4 Finke River
Day two calls for an early morning, in order to catch the sun rising over the desert. By mid-morning, the train has crossed the border into the Northern Territory (much to the thrill of guests who rush to the window to capture the token border shot). We also pass the small Iron Man monument on the stretch between Tarcoola and Alice Springs. It marks the one-millionth concrete sleeper laid in the track that replaced the old wooden sleepers in 1980, representing the sheer size of a rail project that took decades to complete. The Finke River comes into view. It’s presently – and usually – dry, but a spectacular site nonetheless: a vast sandy river bed stretching as far as the eye can see, lined by red river gums and riverside grasses. It’s easy to imagine the raging torrent it becomes after heavy rains and the effect it had on the original narrow gauge track causing trains to wash away. Then there is the magnitude of its age to consider: believed to date back a remarkable 300 million years, the Finke is thought to be one of the oldest rivers in the world.
5 Alice Springs
On day three we stop in what is perhaps the country’s most iconic outback town, Alice Springs. Originally named Stuart, after the explorer John McDouall Stuart, it was renamed when a waterhole was discovered near the town and named after the superintendent of the Overland Telegraph’s wife, Alice Todd. The adjacent telegraph station was also named after her. In 1933 the town was officially gazetted as Alice Springs, and this name has stuck. The then-small town played a huge part in World War II, as did the Ghan, which was used as a troop carrier transferring up to 200,000 personnel and provisions from Adelaide to Alice – a crucial link after the Darwin bombing. And for decades it was the final stop for the original Ghan, which followed the route of the Afghanis who drove their camel trains 600 kilometres across the desert to deliver provisions from Oodnadatta. We get a taste of cameleering at Pyndan Camel Tracks during a one-hour ride that takes in the incredible West MacDonnell Ranges, which frame this desert town.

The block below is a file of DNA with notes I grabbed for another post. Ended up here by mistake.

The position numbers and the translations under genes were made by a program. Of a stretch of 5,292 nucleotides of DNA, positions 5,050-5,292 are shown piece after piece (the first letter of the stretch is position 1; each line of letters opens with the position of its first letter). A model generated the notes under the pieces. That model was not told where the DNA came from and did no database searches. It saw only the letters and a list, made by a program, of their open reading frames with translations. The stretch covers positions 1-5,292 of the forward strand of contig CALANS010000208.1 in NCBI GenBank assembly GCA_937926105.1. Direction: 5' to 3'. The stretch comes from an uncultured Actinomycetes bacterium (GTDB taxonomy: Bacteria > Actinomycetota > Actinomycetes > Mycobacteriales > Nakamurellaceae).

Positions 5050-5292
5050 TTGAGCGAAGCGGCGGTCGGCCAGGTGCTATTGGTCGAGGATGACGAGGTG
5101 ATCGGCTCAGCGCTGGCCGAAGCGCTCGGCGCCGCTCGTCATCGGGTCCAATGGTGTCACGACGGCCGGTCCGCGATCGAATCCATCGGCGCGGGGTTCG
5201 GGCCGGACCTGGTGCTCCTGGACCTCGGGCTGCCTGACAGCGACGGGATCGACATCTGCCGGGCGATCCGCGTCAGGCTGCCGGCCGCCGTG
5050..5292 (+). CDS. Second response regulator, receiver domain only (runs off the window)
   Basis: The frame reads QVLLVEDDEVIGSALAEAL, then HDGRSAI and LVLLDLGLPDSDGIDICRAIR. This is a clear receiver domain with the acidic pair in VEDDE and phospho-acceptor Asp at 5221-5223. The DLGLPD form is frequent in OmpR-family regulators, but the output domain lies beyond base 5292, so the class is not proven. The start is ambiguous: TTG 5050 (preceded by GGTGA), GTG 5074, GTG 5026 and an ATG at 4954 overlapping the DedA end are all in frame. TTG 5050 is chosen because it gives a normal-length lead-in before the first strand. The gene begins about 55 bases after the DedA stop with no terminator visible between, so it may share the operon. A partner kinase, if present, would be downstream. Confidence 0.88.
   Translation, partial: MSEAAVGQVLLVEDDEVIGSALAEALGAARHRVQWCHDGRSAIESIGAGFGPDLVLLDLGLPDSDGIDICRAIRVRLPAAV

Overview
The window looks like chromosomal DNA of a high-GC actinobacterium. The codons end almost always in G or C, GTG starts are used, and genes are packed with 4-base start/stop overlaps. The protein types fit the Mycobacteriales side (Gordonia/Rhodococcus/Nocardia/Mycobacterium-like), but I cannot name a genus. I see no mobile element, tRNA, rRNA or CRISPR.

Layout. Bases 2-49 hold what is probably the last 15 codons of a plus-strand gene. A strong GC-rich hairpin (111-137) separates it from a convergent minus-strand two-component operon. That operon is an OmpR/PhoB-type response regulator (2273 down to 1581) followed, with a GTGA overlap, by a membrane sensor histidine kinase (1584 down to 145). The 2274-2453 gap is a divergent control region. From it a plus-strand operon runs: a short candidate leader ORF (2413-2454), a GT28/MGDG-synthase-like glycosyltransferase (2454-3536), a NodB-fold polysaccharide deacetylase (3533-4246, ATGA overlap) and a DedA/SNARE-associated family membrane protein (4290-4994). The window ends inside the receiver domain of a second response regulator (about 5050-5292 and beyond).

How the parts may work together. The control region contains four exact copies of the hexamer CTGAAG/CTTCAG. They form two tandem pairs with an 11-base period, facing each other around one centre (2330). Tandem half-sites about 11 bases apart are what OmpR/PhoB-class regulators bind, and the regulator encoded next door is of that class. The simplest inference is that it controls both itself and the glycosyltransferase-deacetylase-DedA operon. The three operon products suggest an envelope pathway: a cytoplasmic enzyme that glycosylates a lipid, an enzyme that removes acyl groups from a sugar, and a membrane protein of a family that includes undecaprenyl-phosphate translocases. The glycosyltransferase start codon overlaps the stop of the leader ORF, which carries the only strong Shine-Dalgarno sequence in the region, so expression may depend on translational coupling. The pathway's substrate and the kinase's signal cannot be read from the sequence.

Travel is difficult in the Top End during the wet season. But a trip on The Ghan solves this problem. Today, on our way to Katherine, home to the famous Katherine Gorge, we are afforded a slideshow of lush green foliage glistening in the rain. Our trip includes a leisurely boat cruise, which explores the Katherine Gorge as it winds its way through the Arnhem Land Plateau, and passes under sheer towering cliff faces up to 70 metres tall that gush with waterfalls. Back on the train, we settle in for the rest of our journey, another 320 kilometres north-west to Darwin. Adelaide River is one of the final towns on the Ghan route – it was settled by the Overland Telegraph Line workers in the late 19th century and also played an important role during World War II when up to 30,000 Australian Army and US soldiers were based here. That evening, after we have disembarked, I browse through a small Darwin store where a friendly shop assistant asks me about my travels. The way her face lights up when I tell her I have arrived on The Ghan says it all.